Elecured to the side beam l3 and the intermediate beam 19, as shown in FIGS. 2, 4 and i0, and extending longitudinally thereof are pairs of spaced parallel tracks 25, 26. no tracks serve as a slidable mount for a pair of spaced parallel support plates 27, 2% as shown in FIGS. 1, 4 vand 5.
As shown in FIGS. 1, 3 and 4, the lower edge of each plate on its outer surface mounts a plurality of rollers 31 which ride between the associated pair of tracks, said tracks preferably being grooved to guide such rollers.
Secured as by welding to the top surface of the beam '15 near each end, as is clearly shown in FIGS. 1 and 2, is an upstanding support, illustratively plates 32, 33. Extending between the rigidly mounted plates 32 and 33 and the movable pair of plates 27 and 23 respectively are elongated bars and 35 secured at their ends to the associated plates, rigidly to connect each pair of plates together, the bar 35 and plates 27, 28 forming a movable frame 49.
Extending between the upper ends of plates 2'7, 23 and secured to the inner edges thereof as by welding is an elongated plate 37, the upper portion 33 of which is tapered outwardly. The lower vertical portion of the plate 37 is perforated as at 39, for the purpose hereinafter described.
-Positioned between the upper ends of fixed support plates 32 and 33 is a frame 41, illustratively comprising two vertically spaced elongated L beams 42, 43.
Secured to the ends of the beams 43 are plates 45 each of which, as shown in FIGS. 2, 5, mounts a horizontal sleeve 46 through which extends a shaft 4-7, of diamete considerably smaller than the bore of sleeve 46. Each shaft is supported at its ends by bracket 48 sec red to the associated support plate 32 and 33. Desirably, a resilient gasket 49* is provided at each end of each of the sleeves as is shown, to per. it horizontal movement of the frame 41 when a vibrator 51 secured to the frame is energized.
Extending between the plates 45 and secured to the inner edges thereof is an elongated plate 52; substantially identical to the plate 37, said two plates 37, 52 extending parallel to each 0th r in the same horizontal plane and defining a hopper inlet 53.
Means are provided to effect movement of the frame 4% toward and away from the frame 41. Thus, each of the plates 27, 23 on the inner wall thereof mounts a block 54 which has a horizontal bore therethrough threaded to receive adjusting screws 55 and 56 as is clearly shown in FIG. 4. The adjusting screws extend transversely between the side beams and 16 and are suitably mounted so that they can be rotated in unison. To this end, as shown in F168. 2 and 4, the ends of the screws extending through the beam 15 each mounts a sprocket wheel 57 connected by a sprocket chain 58, an adjustable idler sprocket 59 reacting against sprocket chain 58 to take up slack therein. The screw 56, in addition, mounts a sprocket wheel 61 which is connected by sprocket chain 62 to drive sprocket 63 suitably rotatable through a reduction gear by motor M supported on the frame. Thus, upon rotation of the screws by the transmission above described, the frame 45 including the plates 27, 23 and the bar carried thereby can be moved in unison toward or away from the frame 41 as desired.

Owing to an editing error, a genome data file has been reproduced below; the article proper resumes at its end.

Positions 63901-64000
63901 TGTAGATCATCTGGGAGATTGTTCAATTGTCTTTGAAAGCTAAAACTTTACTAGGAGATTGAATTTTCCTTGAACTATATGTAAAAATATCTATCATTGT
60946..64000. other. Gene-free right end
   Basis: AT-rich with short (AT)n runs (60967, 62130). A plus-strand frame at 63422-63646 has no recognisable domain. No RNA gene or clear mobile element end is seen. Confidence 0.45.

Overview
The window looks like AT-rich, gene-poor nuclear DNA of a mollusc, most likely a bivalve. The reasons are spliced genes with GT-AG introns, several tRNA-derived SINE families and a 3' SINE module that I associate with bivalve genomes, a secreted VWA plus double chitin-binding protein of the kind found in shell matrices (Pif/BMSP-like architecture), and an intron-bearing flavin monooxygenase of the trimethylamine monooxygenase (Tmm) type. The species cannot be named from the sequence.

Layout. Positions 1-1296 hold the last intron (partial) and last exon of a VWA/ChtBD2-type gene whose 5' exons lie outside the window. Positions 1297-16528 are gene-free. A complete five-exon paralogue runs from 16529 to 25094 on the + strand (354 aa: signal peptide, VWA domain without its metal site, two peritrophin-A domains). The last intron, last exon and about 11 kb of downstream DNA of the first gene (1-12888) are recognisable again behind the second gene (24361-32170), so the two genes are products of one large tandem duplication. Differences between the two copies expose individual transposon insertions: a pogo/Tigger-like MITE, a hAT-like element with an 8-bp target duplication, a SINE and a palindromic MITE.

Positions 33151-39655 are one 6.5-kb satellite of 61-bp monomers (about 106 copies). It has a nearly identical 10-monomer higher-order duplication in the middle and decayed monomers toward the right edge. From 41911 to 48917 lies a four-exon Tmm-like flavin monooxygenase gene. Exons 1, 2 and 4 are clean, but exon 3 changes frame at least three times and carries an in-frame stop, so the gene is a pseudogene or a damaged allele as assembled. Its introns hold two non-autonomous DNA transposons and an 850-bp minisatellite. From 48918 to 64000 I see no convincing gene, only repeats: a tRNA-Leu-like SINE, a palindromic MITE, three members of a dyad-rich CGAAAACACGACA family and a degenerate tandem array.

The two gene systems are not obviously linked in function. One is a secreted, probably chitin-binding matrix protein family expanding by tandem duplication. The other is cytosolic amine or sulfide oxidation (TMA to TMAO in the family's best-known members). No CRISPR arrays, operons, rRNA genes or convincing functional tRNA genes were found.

Movably mounted on each of the elongated bars and 35 is a drive assembly 64.
Referring to FIGS. 1 to 3, each assembly comprises a pair of vertical spaced parallel strips 66, 66 having a horizontal plate 67 rigidly secured to the upper ends thereof, said vertical strips 66, 66 being located outwardly of the parallel plates 37, 52 which define the hopper inlet 53 as is clearly shown in FIG. 3.
The parallel strips also have an intermediate plate 68 secured thereto to the undersurface of which a bearing 69 is mounted as shown in FIG. 2.
Mounted on the upper plate 67 is a drive motor 71 which, through a right angie transmission 72, drives a shaft 73 which extends through the associated bearing 69. A vertical roller 74 is secured to the lower end of each shaft 73 beneath said bearings, the lower end of each drive roller being just slightly above the plane of the top surface of the rollers 21, as is clearly shown in FIG. 2.
Each of the drive assemblies has an elongated strip 75 (FIGS. 1, 2) secured to the outer surface of its parallel strips 66, 66' said strips 75 mounting a roller 76 at each end which rides in an elongated groove '77 in the top surface of the bars 34 and 35 respectively. A single intermediate roller 7 8 is mounted near the top surface of a plate 79 secured to strips 66, 66', said roller '78 riding in an elongated groove 81 along the bottom of the bar. The drive assembly is thus maintained in vertical position free to move along the bars when driven in the manner now to be described.
As shown in FIG. 3, each of the plates 79 directly beneath the intermediate roller 78 has a block 82 secured thereto, which has a threaded horizontal bore through which extends a screw shaft 83. One end of each of the screw shafts is mounted in a suitable bearing in the associated plate 27 or 33 as the case may be, and the other end of the shaft extends through a bore in the associated plate 28 or 32.
Each of such extending ends of the shafts S3 is operably connected to a motor 84 mounted on the plates 28, 32 respectively. As shown in FIG. 2, said motors, through suitable transmission, drive the associated shafts 83 when energized, to rotate the latter in unison in desired direction thereby effecting movement of the drive assemblies 64 along their separate bars 34 and 35.